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Publication numberUS7879682 B2
Publication typeGrant
Application numberUS 12/611,428
Publication dateFeb 1, 2011
Filing dateNov 3, 2009
Priority dateNov 12, 2004
Also published asUS7629697, US20060103033, US20100068830
Publication number12611428, 611428, US 7879682 B2, US 7879682B2, US-B2-7879682, US7879682 B2, US7879682B2
InventorsRichard Johannes Franciscus Van Haren, Arie Jeffrey Den Boef, Jacobus Burghoorn, Maurits van der Schaar, Bart Rijpers
Original AssigneeAsml Netherlands B.V.
Export CitationBiBTeX, EndNote, RefMan
External Links: USPTO, USPTO Assignment, Espacenet
Marker structure and method for controlling alignment of layers of a multi-layered substrate
US 7879682 B2
Abstract
The invention includes a lithographic system having a first source for generating radiation with a first wavelength and an alignment system with a second source for generating radiation with a second wavelength. The second wavelength is larger than the first wavelength. A marker structure is provided having a first layer and a second layer. The second layer is present either directly or indirectly on top of said first layer. The first layer has a first periodic structure and the second layer has a second periodic structure. At least one of the periodic structures has a plurality of features in at least one direction with a dimension smaller than 400 nm. Additionally, a combination of the first and second periodic structure forms a diffractive structure arranged to be illuminated by radiation with the second wavelength.
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Claims(5)
1. A method of controlling an alignment of layers in a multi-layered substrate having at least a first layer and a second layer, the second layer being formed over the first layer, the method comprising:
providing at least two marker areas on the multi-layered substrate, in each marker area the first layer includes a first periodic structure and the second layer includes a second periodic structure, the second periodic structure being different from the first periodic structure, wherein placing the second periodic structure over the first periodic structure creates a diffractive structure in each of the marker areas, wherein the first and second periodic structures in a first marker area are shifted relative to each other in a first predetermined direction by a first predetermined amount, and wherein the first and second periodic structures in the second marker area are shifted relative to each other in a second predetermined direction by a second predetermined amount;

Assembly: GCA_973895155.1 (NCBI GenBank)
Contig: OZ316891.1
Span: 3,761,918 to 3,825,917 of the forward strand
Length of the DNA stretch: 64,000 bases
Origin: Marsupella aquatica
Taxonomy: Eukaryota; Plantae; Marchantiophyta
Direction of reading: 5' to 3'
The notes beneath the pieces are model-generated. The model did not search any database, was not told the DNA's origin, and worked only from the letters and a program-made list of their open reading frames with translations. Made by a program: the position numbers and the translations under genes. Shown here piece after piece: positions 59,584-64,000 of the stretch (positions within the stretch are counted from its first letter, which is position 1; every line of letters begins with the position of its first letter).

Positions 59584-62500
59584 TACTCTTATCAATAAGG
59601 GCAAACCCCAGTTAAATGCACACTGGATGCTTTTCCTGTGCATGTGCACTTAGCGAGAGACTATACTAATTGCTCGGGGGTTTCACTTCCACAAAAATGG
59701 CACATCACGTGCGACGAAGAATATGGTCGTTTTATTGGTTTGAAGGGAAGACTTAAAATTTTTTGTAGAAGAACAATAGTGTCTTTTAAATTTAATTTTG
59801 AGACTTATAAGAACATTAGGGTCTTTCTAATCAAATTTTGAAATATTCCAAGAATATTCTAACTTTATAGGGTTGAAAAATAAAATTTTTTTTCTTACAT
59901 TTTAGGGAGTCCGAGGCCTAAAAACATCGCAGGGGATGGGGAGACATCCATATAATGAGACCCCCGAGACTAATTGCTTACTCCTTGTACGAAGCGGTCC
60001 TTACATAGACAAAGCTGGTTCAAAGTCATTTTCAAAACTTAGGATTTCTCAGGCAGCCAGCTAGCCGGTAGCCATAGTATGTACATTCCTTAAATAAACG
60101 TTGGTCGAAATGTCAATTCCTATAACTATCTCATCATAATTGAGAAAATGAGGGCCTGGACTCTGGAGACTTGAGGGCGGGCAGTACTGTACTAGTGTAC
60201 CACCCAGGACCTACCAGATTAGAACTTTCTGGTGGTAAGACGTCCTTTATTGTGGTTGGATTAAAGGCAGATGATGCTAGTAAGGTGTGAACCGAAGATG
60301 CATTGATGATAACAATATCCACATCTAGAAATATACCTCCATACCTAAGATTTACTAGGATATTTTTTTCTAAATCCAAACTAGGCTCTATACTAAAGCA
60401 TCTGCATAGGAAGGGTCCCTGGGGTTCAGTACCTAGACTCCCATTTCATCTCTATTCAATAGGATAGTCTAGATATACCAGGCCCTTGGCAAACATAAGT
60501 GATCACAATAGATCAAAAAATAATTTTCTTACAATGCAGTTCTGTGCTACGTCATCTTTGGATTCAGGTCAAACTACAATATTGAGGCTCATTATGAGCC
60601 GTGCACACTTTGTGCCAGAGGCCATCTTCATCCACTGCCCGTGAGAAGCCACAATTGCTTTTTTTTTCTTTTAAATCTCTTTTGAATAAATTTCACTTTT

illuminating each diffractive structure with electromagnetic radiation;
detecting a signal strength of radiation diffracted from each of the diffractive structures;
calculating a differential signal strength for each diffractive structure by comparing the detected signal strength of each diffractive structure with a maximum obtainable signal strength;
employing a linearization technique for each diffractive structure to determine a relationship between the shift of the first periodic structure and the second periodic structure with respect to each other and the differential signal strength, based on the calculated values of differential signal strength for the corresponding diffractive structure and the corresponding predetermined shift direction and the predetermined shift amount;
calculating, for each diffractive structure, a shift for which the differential signal strength reaches a maximum value, based on the determined relationship between the predetermined shift and the differential signal strength; and
adjusting alignment settings to compensate for the calculated value for the shift in each diffractive structure.
2. The method according to claim 1, wherein said at least two marker areas are adjacent to each other and form a single marker structure.
3. The method according to claim 1, wherein one of said first and second periodic structures is provided with a periodic structure of apertures.
4. The method according to claim 1, wherein the employed linearization technique is a least squares linear fit.
5. A device manufacturing method, comprising:
providing a substrate;
placing a first layer on the substrate;
creating a first pattern on the first layer, wherein the first pattern includes a first periodic structure;
placing a second layer over the first layer;
creating a second pattern on the second layer, wherein the second pattern includes a second periodic structure, wherein the second periodic structure is different from the first periodic structure, wherein the substrate includes at least two marker areas, wherein placing the second periodic structure over the first periodic structure creates a diffractive structure in each of the marker areas, wherein the first and second periodic structures in a first marker area are shifted relative to each other in a first predetermined direction by a first predetermined amount, and wherein the first and second periodic structures in the second marker area are shifted relative to each other in a second predetermined direction by a second predetermined amount;
illuminating each diffractive structure with electromagnetic radiation;
detecting a signal strength of radiation diffracted from each of the diffractive structures;
calculating a differential signal strength for each diffractive structure by comparing the detected signal strength of each diffractive structure with a maximum obtainable signal strength;